AN IMF working paper, released in March, 2016, noted that about 25 per cent of Bahamian companies identified energy costs as a major impediment to business.
Due largely to inefficiencies in power and dependence on expensive imported petroleum products, the high cost of doing business has “undercut growth in many Caribbean economies”, the IMF reported. Using 2012 data, the IMF ranked The Bahamas’ electricity costs as the region’s fifth highest at $0.39 per kilowatt hour.”
In early 2016, the Christie government entered into a five year management agreement with Power/Secure, a US based company, with the object of turning Bahamas Power and Light (BPL) around. The purpose was to reduce costs and improve the efficiency of the corporation. The partnership was a colossal failure.
When the FNM became the government last year three junior employees, who had been discovered in a $2m fraud at BPL, were fired and the accounting firm of Ernst and Young was engaged to do an audit. By September 18, last year Power Secure and BPL had “amicably” severed its business relationship. During that period BPL had spent $9,198,738.66 with Power Secure.
Whitney Heastie, an engineer, who had worked for more than 20 years in the US where he had been involved in design, operations and enhancement of industrial facilities, was appointed BPL’s new CEO. The new board determined that BPL’s fuel costs had to be reduced and the aged equipment replaced with more fuel efficient engines. It was also decided that the Aggreko rental units at the Blue Hills power station were far too expensive and not cost effective.
In the meantime, Shell North America, which for two years had been trying to talk with the PLP government about its idea to introduce cleaner fuel to the Bahamas, eventually got an appointment with the new government through the American Embassy.
On October 11 last year, the initial meeting between Shell NA LLC and BPL took place in Public Works Minister Desmond Bannister’s office when Shell presented its concept of a gas to power project for The Bahamas.
Whereas Power Secure’s business plan had called for more costly 140MW heavy fuel oil, Shell NA’s proposal offered the more cost effective and cleaner Liquified Natural Gas (LNG).
In October last year, BPL published its tender for generation recommendations, which was issued to 63 companies. The tender process closed on November 10 with 19 companies submitting proposals.
Shell won the tender with government granting a short term generation agreement with Aggreko ADO Rentals to maintain generation for a period of 18 months to give Shell time to get established.
There are many exciting advantages for The Bahamas being in business with Shell North America – not only will the oceans increase revenue by opening these islands to the world, but if an agreement can also be established with the US to charge aircraft crossing our air space, then — as the old Bing Crosby song goes - “every time it rains, it rains pennies from heaven” - only this time it will be every time an aircraft flies through, the Bahamas Treasury stands to gain. And if Shell establishes its bunkering plant, whenever a boat steams into our waters and refuels, our Treasury also stands to benefit, and by extension also will the Bahamas and its people. If given the go ahead Shell’s plant should be in operation by October, 2020.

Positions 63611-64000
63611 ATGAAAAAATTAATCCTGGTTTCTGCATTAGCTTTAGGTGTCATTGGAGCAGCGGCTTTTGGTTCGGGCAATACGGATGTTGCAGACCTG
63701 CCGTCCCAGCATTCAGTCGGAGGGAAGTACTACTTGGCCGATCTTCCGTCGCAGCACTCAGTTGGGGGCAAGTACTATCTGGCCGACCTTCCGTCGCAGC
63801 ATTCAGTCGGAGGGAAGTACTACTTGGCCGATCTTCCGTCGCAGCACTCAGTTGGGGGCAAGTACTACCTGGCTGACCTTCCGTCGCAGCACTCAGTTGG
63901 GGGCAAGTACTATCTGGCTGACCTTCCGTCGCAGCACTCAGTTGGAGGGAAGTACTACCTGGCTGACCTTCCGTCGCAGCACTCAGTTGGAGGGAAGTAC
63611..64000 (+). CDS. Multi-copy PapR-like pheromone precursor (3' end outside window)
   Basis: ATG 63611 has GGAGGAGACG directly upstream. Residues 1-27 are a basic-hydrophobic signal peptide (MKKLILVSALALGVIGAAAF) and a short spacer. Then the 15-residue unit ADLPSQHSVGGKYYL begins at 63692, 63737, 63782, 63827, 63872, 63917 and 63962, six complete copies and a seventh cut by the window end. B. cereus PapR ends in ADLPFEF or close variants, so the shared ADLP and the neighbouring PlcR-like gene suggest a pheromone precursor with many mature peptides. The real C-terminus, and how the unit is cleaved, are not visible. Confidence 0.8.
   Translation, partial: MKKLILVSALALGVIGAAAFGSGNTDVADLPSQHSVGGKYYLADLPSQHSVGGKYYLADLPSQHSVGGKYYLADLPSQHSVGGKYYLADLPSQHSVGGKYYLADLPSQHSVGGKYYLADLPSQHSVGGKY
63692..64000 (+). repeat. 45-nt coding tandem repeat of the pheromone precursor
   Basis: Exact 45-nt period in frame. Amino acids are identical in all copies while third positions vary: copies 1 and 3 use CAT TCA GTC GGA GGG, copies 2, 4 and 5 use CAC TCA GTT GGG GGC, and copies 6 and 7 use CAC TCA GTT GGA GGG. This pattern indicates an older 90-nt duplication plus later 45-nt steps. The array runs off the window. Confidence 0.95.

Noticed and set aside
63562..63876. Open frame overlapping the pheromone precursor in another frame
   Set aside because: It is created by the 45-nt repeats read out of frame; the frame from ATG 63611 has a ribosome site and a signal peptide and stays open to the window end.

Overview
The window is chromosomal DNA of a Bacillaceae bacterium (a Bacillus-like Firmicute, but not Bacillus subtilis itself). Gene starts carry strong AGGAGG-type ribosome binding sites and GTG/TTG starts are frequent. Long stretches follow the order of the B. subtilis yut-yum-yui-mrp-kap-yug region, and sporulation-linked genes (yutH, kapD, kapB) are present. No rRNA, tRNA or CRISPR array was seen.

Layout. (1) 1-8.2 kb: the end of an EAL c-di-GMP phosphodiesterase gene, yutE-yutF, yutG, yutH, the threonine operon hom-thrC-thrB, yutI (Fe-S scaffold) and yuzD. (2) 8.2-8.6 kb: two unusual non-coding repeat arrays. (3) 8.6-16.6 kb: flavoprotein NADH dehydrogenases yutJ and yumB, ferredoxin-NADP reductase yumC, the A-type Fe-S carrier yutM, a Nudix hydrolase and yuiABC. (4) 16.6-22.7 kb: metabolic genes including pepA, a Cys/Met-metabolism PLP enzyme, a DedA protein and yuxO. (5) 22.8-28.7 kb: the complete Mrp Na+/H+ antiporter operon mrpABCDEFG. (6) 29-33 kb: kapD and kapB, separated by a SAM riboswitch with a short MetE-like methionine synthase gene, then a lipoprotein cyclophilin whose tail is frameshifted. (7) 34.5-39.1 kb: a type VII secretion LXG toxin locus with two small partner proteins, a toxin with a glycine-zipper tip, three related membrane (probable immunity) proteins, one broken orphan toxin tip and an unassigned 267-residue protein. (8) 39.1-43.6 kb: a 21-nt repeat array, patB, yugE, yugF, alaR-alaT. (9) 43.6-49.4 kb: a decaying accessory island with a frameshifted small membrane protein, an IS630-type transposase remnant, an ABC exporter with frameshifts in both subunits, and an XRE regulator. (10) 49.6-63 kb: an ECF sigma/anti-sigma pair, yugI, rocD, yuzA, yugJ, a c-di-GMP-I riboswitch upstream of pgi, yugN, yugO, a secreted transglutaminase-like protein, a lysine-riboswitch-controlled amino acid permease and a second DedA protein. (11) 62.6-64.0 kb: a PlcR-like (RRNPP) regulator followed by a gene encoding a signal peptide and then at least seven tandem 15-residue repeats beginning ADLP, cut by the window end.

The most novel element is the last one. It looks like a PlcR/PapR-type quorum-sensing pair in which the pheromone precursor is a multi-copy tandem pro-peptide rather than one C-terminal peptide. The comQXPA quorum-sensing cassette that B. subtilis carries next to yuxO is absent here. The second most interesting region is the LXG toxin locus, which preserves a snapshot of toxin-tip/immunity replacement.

Other than reduced costs and clean fuel - it means a reliable power supply and the lowering of each and every Bahamians’ electricity bill. However, its principal attraction is its bunkering operation.
The International Maritime Organisation has mandated that by 2020 all cruise ships must be fueled by LNG. Also by that year all merchant vessels travelling within 299 miles of the territorial United States and Canada, must use bunker oil containing less than 0.5% sulphur.
More than 200 cruises pass near Clifton Pier each year as they voyage through the Caribbean. These ships consume millions of gallons of LNG fuel. Shell’s regasification plant will have the capacity for bunker or heavy fuel oil. This storage capacity can be used to provide acceptable grades of bunker oil to merchant vessels.
If Clifton Pier can be transformed into an international bunkering hub it has the potential of producing hundreds of millions for the Bahamas. It is understood that BPL’s board intends to allow Bahamians to purchase shares in the bunkering aspect of the business.
On April 9, Cabinet approved BPL Board’s recommendation to award Shell NA the contract to build an LNG fueled power plant. The next step is to negotiate and sign a Memorandum of Understanding so that Shell NA and The Bahamas can be ready by October 2020 to open an international bunkering hub at Clifton and service all ships entering our waters.
In the meantime, there are the typical Bahamian “me-first” sideshows going on with even URCA putting up a spurious argument to thwart the Cabinet decision. Meanwhile Shell NA waits on the sidelines for the final approval to get started.
We agree with those who say that an international bunkering hub should be established at Clifton Pier. It is also important that it be owned by Government and the Bahamian people, who have suffered for too many years from high electricity costs and inferior service. It is projected that this new industry has the potential of surpassing revenues produced by our dying tourism industry and the Bahamas’ slowing investment sector.
Already too much time has been wasted. It is now time to move forward.